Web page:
Clip episodes are TV shows’ way of making a low-budget episode and not having to worry about being the slightest bit creative.
After 893 previous daily blog posts and having just been on my Couch to 5K run for the evening, I’m knackered and can’t think of much to write about, so I’m going to do my very own clip show. In the process, I will highlight some posts from the past that you may have missed. There are likely to be a lot of these, as this blog currently has 953 posts on it (893 of which are, as previously mentioned, posted at daily intervals) so you would be forgiven for having not seen some of them in the past. (If, on the other hand, you have seen each and every one of these posts because you’re good enough to read them daily, first of all, God bless you, and second of all… uh… thanks.)
I started blogging on this site back in July of 2008. I’d tried keeping a blog on a couple of other sites in the past — here’s one from 2005 (composed almost entirely on a Nokia N-Gage, believe it or not) and here’s another from the year prior on the subject of my experiences as a secondary school teacher. (The latter was a spinoff from a series of emails I used to send family and friends while I was training to be a teacher.) I did used to have a self-hosted blog on my own personal domain, too, but that is long since defunct. This ol’ WordPress site here is probably my most long-standing web presence that is still actually updated. Which is nice.
Prior to starting posting things daily… well, things were pretty much the same as they are now. I’d post on a range of topics from video game-related business to board games, the death of a beloved family pet and even trying my hand at music review blogging. (The linked post there actually led to me being specifically invited along to another band’s performance a short while later — the “review” in question is here.)
I’ve spent some time in curious virtual world Second Life over the years, and in February of 2009 I wrote a couple of posts on the subject — firstly, on the subject of virtual worlds in general, and secondly on the subject of how your on-screen persona can affect your own self-perception. You’ll doubtless notice some parallels with my recent post on why I play as women in video games. I still find Second Life fascinating, sleazy elements and all, though I haven’t paid it a visit for a very long time. Some of the people in that crazy world provided great comfort to me in lonely periods and just writing this is making me feel a bit bad that, to them, I must have just upped and vanished one day. Perhaps I’ll return sometime — though whether it’s as my male “real me” or female “total escapism” avatar I couldn’t say! I certainly used to enjoy the whole “CG artwork” aspect of it, where I’d take pictures of things in the virtual world and then mangle them beyond recognition in Photoshop. (A great way to learn how to do crazy things in Photoshop, incidentally.)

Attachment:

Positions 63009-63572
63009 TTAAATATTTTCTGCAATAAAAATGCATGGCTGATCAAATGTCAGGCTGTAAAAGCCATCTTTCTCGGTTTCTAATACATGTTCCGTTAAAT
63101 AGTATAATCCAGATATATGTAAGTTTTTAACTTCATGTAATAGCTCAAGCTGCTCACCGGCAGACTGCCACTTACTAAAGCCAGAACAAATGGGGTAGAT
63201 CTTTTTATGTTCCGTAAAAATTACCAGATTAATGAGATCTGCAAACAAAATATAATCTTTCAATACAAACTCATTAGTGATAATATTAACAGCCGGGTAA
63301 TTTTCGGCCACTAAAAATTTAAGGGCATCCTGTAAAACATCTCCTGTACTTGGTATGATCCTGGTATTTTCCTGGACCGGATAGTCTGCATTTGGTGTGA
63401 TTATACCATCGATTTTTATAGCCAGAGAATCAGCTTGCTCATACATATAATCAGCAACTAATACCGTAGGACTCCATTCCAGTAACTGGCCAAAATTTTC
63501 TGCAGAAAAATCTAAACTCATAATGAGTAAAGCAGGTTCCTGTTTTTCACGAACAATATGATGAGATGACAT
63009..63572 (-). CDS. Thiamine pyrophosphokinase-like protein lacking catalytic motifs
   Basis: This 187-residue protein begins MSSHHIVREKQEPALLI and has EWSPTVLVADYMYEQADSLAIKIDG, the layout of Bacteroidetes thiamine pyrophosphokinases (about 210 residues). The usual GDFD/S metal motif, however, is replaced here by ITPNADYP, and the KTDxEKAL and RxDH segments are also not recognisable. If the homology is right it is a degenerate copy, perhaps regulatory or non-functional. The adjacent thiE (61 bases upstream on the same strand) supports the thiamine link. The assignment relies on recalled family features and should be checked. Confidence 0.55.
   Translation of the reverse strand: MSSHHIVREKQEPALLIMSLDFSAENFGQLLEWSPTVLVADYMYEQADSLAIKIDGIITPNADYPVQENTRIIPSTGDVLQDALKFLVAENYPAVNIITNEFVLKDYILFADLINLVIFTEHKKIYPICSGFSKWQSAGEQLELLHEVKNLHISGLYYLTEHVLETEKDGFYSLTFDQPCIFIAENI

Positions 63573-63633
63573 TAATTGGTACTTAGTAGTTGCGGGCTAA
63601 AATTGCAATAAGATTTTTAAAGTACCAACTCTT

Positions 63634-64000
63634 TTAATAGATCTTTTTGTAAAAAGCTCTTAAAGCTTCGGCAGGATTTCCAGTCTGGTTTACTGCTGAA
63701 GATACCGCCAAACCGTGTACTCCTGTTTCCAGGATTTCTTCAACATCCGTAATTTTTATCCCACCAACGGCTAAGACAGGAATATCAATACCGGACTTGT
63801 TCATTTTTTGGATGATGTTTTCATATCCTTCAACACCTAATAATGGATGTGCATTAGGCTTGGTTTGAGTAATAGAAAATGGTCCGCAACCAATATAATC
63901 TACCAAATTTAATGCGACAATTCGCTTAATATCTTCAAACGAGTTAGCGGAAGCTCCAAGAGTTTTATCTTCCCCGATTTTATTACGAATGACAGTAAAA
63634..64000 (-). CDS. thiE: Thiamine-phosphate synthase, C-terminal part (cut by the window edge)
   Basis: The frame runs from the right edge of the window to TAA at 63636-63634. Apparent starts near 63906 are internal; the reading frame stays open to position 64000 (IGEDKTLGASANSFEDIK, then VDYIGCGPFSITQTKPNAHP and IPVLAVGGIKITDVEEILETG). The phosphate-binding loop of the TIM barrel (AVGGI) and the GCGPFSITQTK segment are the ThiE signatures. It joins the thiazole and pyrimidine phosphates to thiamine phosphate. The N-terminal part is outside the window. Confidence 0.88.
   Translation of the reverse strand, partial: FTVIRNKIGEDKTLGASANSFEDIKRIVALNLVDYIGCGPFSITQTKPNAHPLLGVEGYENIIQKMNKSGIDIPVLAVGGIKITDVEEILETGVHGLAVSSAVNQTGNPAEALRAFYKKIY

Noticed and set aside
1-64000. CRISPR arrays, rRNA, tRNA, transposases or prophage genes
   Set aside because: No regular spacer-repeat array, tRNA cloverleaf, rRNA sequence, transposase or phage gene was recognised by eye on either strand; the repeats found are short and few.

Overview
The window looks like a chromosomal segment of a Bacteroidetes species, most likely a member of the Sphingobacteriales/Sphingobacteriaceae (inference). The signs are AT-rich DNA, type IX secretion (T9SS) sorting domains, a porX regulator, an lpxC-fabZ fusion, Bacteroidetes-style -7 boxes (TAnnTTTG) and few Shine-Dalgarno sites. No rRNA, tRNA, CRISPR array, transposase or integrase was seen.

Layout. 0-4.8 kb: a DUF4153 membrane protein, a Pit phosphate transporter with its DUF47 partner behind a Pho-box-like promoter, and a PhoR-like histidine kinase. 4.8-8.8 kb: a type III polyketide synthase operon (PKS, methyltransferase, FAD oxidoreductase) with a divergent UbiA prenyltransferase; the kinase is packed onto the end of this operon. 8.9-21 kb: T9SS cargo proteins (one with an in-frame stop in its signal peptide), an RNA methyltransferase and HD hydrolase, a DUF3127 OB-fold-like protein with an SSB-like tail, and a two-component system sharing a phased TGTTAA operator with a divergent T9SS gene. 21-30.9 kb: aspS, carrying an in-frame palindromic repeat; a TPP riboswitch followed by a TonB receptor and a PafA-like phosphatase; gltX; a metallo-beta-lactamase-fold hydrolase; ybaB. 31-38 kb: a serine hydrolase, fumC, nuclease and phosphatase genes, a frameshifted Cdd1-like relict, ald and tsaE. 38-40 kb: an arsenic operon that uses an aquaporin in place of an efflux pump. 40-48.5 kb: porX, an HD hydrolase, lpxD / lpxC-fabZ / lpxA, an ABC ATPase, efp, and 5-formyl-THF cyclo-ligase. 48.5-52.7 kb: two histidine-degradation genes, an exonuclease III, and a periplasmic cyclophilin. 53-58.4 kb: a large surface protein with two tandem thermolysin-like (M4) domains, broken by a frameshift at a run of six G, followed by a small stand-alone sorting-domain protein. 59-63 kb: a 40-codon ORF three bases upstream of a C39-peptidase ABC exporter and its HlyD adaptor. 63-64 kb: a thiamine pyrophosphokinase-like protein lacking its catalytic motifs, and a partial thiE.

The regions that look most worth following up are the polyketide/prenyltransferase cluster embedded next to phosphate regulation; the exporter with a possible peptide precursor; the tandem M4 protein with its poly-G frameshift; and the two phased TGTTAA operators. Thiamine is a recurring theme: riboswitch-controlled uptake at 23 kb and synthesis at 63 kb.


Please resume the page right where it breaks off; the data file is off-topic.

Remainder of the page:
In April of 2009, I revisited a game I used to play on the Atari 8-bit: Alternate Reality: The City. When I originally played it, I had no idea what a role-playing game was or what I was supposed to be doing. In 2009, I was armed with The Internet and a map I’d printed out, so was much better-equipped to go on some adventures. This post chronicled one character’s ill-fated expedition into the cheerily-named city of Xebec’s Demise, and I like to think it gives the reader a good feel for what this unusual game is all about.
A month later, I remembered that the “pictorial story” idea I’d done with Alternate Reality was rather fun (if time-consuming), and decided to give it another shot, this time with The Sims 3. Remembering my previous post on evil in games, I figured it would be interesting to see how messed-up it was possible to make a Sim. Very, as it happens; the many and varied mundane adventures of Lars the Bastard will attest to this fact.
You may remember the spammers’ craze for sending bizarre narrative emails with unsubtly-embedded pornographic exhortations within from around September 2009. I took it upon myself to compile some of them and see if anything coherent came out. Nothing did, as you can see.
In December of 2009, I discovered Warhammer Quest. I also discovered the joy of writing down the emergent narrative which comes about during a game session of a theme-heavy board game such as Warhammer Quest. The result of this initial experiment was The Adventures of Count Kurt von Hellstrom and Company, a saga which hopefully will continue someday — though I haven’t had the chance to play Warhammer Quest since writing that post, I don’t think.
And in January of 2010, I started posting entries daily. But that’s another story. And I’ll compile a selection of my favourite One A Day posts for tomorrow’s entry. I bet you can’t wait.